Why musicians make us weep and computers don't

Jul 09, 2008

Music can soothe the savage breast much better if played by musicians rather than clever computers, according to a new University of Sussex-led study published in the online, open-access journal PLoS ONE.

Neuroscientists looked at the brain's response to piano sonatas played either by a computer or a musician and found that, while the computerised music elicited an emotional response – particularly to unexpected chord changes - it was not as strong as listening to the same piece played by a professional pianist.

Senior research fellow in psychology Dr Stefan Koelsch, who carried out the study with colleagues at the Max Planck Institute for Human Cognitive and Brain Sciences in Leipzig, played excerpts from classical piano sonatas to twenty non-musicians and recorded electric brain responses and skin conductance responses (which vary with sweat production as a result of an emotional response).

Although the participants did not play instruments and considered themselves unmusical, their brains showed clear electric activity in response to musical changes (unexpected chords and changes in tonal key), which indicated that the brain was understanding the "musical grammar". This response was enhanced, however, when the sonatas were played by musicians rather than a computer.

Dr Koelsch said: "It was interesting for us that the emotional reactions to the unexpected chords were stronger when played with musical expression. This shows us how musicians can enhance the emotional response to particular chords due to their performance, and it shows us how our brains react to the performance of other individuals."

The study also revealed that the brain was more likely to look for musical meaning when the music was played by a pianist.

"This is similar to the response we see when the brain is responding to language and working out what the words mean," says Dr Koelsch. "Our results suggest that musicians actually tell us something when they play The brain responses show that when a pianist plays a piece with emotional expression, the piece is actually perceived as meaningful by listeners, even if they have not received any formal musical training."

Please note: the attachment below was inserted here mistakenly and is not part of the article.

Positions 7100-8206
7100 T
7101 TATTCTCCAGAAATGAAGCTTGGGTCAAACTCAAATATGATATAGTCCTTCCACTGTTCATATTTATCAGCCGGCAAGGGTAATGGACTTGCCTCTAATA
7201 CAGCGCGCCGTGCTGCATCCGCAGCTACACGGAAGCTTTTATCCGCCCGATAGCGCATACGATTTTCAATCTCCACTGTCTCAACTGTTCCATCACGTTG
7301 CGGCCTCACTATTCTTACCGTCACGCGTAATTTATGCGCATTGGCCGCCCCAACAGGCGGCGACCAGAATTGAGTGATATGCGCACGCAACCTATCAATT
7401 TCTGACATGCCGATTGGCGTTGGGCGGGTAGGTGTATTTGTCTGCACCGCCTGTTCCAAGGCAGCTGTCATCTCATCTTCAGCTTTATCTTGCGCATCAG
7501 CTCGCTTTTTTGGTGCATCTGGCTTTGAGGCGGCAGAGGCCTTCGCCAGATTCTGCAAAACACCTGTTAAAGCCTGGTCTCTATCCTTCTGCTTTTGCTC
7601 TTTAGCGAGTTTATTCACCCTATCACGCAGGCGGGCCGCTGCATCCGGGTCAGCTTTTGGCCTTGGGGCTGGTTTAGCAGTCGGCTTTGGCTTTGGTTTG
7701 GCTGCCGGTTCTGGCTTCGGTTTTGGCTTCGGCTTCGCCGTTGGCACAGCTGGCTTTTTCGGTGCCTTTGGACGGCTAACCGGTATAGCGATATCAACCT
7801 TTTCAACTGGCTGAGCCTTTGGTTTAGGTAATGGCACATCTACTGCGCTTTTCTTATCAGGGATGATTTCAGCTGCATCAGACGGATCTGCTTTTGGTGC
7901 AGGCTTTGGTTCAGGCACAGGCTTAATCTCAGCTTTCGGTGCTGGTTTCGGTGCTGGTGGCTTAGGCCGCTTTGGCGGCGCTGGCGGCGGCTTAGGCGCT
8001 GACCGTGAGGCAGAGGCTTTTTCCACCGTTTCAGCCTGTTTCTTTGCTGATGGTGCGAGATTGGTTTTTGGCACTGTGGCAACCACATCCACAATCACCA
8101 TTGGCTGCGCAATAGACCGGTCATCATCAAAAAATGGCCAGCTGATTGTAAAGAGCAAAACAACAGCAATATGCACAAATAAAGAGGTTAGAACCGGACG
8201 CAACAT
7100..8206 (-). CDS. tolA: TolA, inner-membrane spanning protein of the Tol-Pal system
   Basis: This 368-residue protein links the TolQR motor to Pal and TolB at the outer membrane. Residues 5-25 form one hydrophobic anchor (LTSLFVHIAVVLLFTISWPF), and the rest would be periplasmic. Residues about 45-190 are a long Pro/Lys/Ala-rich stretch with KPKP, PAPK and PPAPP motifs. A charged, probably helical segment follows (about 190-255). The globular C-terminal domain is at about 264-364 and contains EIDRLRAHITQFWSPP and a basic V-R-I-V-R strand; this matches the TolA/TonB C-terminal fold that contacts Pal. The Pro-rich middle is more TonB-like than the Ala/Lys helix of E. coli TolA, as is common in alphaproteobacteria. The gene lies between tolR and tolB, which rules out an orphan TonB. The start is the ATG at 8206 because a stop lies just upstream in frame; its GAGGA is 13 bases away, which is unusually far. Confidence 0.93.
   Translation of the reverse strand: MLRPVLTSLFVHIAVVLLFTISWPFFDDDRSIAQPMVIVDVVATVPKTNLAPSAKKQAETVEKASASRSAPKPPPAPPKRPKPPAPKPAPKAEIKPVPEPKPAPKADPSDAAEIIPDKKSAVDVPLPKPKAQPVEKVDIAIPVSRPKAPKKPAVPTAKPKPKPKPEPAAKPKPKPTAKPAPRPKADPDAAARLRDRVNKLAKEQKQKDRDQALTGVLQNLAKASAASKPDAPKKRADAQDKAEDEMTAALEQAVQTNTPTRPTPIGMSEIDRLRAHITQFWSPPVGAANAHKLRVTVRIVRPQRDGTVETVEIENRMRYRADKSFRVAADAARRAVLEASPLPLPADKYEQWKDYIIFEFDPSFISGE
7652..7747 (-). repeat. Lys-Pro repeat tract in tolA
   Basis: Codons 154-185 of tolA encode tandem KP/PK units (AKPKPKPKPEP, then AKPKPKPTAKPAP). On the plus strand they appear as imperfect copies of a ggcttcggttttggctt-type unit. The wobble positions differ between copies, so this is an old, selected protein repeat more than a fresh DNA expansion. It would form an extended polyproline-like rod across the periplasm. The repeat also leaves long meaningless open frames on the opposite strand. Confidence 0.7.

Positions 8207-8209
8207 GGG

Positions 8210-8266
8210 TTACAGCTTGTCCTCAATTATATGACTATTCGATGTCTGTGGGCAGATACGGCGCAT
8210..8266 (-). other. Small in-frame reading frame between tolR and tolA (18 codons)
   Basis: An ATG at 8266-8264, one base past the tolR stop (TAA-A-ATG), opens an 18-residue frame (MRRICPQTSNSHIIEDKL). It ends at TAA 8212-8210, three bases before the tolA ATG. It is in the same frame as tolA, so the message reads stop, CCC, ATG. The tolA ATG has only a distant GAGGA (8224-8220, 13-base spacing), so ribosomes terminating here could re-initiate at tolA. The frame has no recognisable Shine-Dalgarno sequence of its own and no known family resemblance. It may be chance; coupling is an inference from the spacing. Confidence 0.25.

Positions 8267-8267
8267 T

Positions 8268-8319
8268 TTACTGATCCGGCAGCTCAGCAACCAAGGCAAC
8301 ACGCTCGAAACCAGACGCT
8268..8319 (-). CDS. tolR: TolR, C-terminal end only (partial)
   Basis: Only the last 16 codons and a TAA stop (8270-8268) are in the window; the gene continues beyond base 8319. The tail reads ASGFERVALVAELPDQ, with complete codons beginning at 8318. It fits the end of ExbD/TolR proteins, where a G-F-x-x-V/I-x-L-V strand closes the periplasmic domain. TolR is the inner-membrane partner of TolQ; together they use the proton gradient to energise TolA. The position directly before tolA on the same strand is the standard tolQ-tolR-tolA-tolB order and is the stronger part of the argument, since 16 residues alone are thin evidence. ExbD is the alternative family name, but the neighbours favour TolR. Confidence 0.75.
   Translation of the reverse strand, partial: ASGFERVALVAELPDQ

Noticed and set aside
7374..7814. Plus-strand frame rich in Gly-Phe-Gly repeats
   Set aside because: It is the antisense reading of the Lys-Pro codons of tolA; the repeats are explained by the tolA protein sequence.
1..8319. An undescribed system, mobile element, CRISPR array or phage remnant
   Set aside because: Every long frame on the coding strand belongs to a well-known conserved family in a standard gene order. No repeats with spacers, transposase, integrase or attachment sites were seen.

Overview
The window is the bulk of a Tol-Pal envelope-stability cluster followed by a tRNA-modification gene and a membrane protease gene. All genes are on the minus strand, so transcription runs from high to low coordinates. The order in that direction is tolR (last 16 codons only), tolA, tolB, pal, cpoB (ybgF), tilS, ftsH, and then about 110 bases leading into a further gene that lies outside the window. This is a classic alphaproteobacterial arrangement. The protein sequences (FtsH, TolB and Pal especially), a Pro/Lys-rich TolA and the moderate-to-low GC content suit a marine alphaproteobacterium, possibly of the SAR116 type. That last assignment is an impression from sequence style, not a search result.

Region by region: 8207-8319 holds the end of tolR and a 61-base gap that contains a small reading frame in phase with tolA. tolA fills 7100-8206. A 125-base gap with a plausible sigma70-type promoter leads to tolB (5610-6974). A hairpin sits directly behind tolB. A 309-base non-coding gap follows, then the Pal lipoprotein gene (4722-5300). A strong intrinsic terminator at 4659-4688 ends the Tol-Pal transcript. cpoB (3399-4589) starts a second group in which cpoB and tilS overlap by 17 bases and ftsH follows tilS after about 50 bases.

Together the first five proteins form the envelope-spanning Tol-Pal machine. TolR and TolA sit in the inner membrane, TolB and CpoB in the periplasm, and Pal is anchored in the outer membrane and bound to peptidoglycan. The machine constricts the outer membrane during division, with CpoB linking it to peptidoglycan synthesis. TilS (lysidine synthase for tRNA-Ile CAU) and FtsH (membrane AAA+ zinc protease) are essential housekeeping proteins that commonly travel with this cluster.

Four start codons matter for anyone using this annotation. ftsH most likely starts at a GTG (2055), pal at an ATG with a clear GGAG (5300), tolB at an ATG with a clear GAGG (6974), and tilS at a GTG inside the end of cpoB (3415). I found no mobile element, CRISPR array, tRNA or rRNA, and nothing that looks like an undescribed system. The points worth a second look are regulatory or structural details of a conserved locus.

Citation: Koelsch S, Kilches S, Steinbeis N, Schelinski S (2008) Effects of Unexpected Chords and of Performer's Expression on Brain Responses and Electrodermal Activity. PLoS ONE 3(7): e2631. doi:10.1371/journal.pone.0002631

Source: Public Library of Science

Explore further: Not just for the holidays, mistletoe could fight obesity-related liver disease

add to favorites email to friend print save as pdf

Related Stories

How birds get by without external ears

Dec 11, 2014

Unlike mammals, birds have no external ears. The outer ears of mammals play an important function in that they help the animal identify sounds coming from different elevations. But birds are also able to ...

Dragonflies on the hunt display complex choreography

Dec 10, 2014

The dragonfly is a swift and efficient hunter. Once it spots its prey, it takes about half a second to swoop beneath an unsuspecting insect and snatch it from the air. Scientists at the Howard Hughes Medical ...

Dogs hear our words and how we say them

Nov 26, 2014

When people hear another person talking to them, they respond not only to what is being said—those consonants and vowels strung together into words and sentences—but also to other features of that speech—the ...

Recommended for you

Stem cells faulty in Duchenne muscular dystrophy

1 hour ago

Like human patients, mice with a form of Duchenne muscular dystrophy undergo progressive muscle degeneration and accumulate connective tissue as they age. Now, researchers at the Stanford University School of Medicine have ...

Here's how the prion protein protects us

5 hours ago

The cellular prion protein (PrPC) has the ability to protect the brain's neurons. Although scientists have known about this protective physiological function for some time, they were lacking detailed knowledge ...

Regulation of maternal miRNAs in early embryos revealed

6 hours ago

The Center for RNA Research at the Institute for Basic Science (IBS) has succeeded in revealing, for the first time, the mechanism of how miRNAs, which control gene expression, are regulated in the early embryonic stage.

User comments : 0

Please sign in to add a comment. Registration is free, and takes less than a minute. Read more

Click here to reset your password.
Sign in to get notified via email when new comments are made.